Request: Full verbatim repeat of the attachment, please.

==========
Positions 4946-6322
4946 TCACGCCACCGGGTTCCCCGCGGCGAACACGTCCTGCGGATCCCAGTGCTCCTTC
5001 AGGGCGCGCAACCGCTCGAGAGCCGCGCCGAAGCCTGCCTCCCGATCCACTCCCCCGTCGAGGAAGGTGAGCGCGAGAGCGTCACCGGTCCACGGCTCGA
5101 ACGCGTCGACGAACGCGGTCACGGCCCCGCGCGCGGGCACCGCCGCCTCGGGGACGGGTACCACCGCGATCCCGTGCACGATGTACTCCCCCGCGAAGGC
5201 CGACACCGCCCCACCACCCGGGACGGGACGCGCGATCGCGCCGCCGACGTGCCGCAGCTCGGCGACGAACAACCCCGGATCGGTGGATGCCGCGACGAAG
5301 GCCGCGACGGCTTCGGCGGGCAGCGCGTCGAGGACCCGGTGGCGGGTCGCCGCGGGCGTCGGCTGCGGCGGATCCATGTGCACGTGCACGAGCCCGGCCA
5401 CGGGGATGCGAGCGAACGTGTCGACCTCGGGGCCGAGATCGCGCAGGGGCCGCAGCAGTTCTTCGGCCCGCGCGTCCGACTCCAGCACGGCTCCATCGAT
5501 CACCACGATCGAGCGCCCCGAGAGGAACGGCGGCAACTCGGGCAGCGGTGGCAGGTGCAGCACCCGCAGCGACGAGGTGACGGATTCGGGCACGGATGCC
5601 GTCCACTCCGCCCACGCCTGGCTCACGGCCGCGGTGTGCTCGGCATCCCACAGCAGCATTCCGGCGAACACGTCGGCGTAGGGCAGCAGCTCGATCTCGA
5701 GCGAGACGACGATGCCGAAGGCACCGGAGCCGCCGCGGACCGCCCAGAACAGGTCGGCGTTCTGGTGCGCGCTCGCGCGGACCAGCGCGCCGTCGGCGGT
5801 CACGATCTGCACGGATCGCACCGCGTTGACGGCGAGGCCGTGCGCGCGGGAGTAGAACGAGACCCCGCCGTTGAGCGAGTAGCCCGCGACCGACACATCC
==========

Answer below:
Positions 4946-6322
4946 TCACGCCACCGGGTTCCCCGCGGCGAACACGTCCTGCGGATCCCAGTGCTCCTTC
5001 AGGGCGCGCAACCGCTCGAGAGCCGCGCCGAAGCCTGCCTCCCGATCCACTCCCCCGTCGAGGAAGGTGAGCGCGAGAGCGTCACCGGTCCACGGCTCGA
5101 ACGCGTCGACGAACGCGGTCACGGCCCCGCGCGCGGGCACCGCCGCCTCGGGGACGGGTACCACCGCGATCCCGTGCACGATGTACTCCCCCGCGAAGGC
5201 CGACACCGCCCCACCACCCGGGACGGGACGCGCGATCGCGCCGCCGACGTGCCGCAGCTCGGCGACGAACAACCCCGGATCGGTGGATGCCGCGACGAAG
5301 GCCGCGACGGCTTCGGCGGGCAGCGCGTCGAGGACCCGGTGGCGGGTCGCCGCGGGCGTCGGCTGCGGCGGATCCATGTGCACGTGCACGAGCCCGGCCA
5401 CGGGGATGCGAGCGAACGTGTCGACCTCGGGGCCGAGATCGCGCAGGGGCCGCAGCAGTTCTTCGGCCCGCGCGTCCGACTCCAGCACGGCTCCATCGAT
5501 CACCACGATCGAGCGCCCCGAGAGGAACGGCGGCAACTCGGGCAGCGGTGGCAGGTGCAGCACCCGCAGCGACGAGGTGACGGATTCGGGCACGGATGCC
5601 GTCCACTCCGCCCACGCCTGGCTCACGGCCGCGGTGTGCTCGGCATCCCACAGCAGCATTCCGGCGAACACGTCGGCGTAGGGCAGCAGCTCGATCTCGA
5701 GCGAGACGACGATGCCGAAGGCACCGGAGCCGCCGCGGACCGCCCAGAACAGGTCGGCGTTCTGGTGCGCGCTCGCGCGGACCAGCGCGCCGTCGGCGGT
5801 CACGATCTGCACGGATCGCACCGCGTTGACGGCGAGGCCGTGCGCGCGGGAGTAGAACGAGACCCCGCCGTTGAGCGAGTAGCCCGCGACCGACACATCC